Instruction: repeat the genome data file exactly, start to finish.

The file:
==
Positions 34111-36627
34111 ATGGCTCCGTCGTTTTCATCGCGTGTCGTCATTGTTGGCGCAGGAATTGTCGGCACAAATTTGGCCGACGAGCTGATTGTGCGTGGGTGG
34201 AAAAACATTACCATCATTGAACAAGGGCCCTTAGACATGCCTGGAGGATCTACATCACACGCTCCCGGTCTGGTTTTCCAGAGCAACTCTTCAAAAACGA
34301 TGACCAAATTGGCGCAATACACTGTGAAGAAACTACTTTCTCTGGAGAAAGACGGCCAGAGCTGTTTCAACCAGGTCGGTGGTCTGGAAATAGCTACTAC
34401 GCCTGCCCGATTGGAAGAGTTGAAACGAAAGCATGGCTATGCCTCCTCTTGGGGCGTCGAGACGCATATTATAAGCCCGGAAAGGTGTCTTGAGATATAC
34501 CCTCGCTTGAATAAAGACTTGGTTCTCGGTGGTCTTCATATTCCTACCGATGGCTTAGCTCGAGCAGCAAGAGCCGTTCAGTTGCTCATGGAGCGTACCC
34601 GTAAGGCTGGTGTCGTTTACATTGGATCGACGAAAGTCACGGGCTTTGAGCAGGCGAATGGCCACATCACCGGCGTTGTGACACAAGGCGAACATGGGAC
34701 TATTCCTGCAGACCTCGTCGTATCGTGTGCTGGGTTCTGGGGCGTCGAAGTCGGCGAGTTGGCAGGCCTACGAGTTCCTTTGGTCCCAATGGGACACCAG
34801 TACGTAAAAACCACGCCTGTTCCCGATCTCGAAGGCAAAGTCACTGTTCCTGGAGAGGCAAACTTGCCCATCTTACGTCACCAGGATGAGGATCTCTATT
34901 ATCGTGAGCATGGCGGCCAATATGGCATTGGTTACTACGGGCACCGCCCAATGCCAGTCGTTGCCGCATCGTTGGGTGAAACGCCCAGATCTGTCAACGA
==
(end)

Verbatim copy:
Positions 34111-36627
34111 ATGGCTCCGTCGTTTTCATCGCGTGTCGTCATTGTTGGCGCAGGAATTGTCGGCACAAATTTGGCCGACGAGCTGATTGTGCGTGGGTGG
34201 AAAAACATTACCATCATTGAACAAGGGCCCTTAGACATGCCTGGAGGATCTACATCACACGCTCCCGGTCTGGTTTTCCAGAGCAACTCTTCAAAAACGA
34301 TGACCAAATTGGCGCAATACACTGTGAAGAAACTACTTTCTCTGGAGAAAGACGGCCAGAGCTGTTTCAACCAGGTCGGTGGTCTGGAAATAGCTACTAC
34401 GCCTGCCCGATTGGAAGAGTTGAAACGAAAGCATGGCTATGCCTCCTCTTGGGGCGTCGAGACGCATATTATAAGCCCGGAAAGGTGTCTTGAGATATAC
34501 CCTCGCTTGAATAAAGACTTGGTTCTCGGTGGTCTTCATATTCCTACCGATGGCTTAGCTCGAGCAGCAAGAGCCGTTCAGTTGCTCATGGAGCGTACCC
34601 GTAAGGCTGGTGTCGTTTACATTGGATCGACGAAAGTCACGGGCTTTGAGCAGGCGAATGGCCACATCACCGGCGTTGTGACACAAGGCGAACATGGGAC
34701 TATTCCTGCAGACCTCGTCGTATCGTGTGCTGGGTTCTGGGGCGTCGAAGTCGGCGAGTTGGCAGGCCTACGAGTTCCTTTGGTCCCAATGGGACACCAG
34801 TACGTAAAAACCACGCCTGTTCCCGATCTCGAAGGCAAAGTCACTGTTCCTGGAGAGGCAAACTTGCCCATCTTACGTCACCAGGATGAGGATCTCTATT
34901 ATCGTGAGCATGGCGGCCAATATGGCATTGGTTACTACGGGCACCGCCCAATGCCAGTCGTTGCCGCATCGTTGGGTGAAACGCCCAGATCTGTCAACGA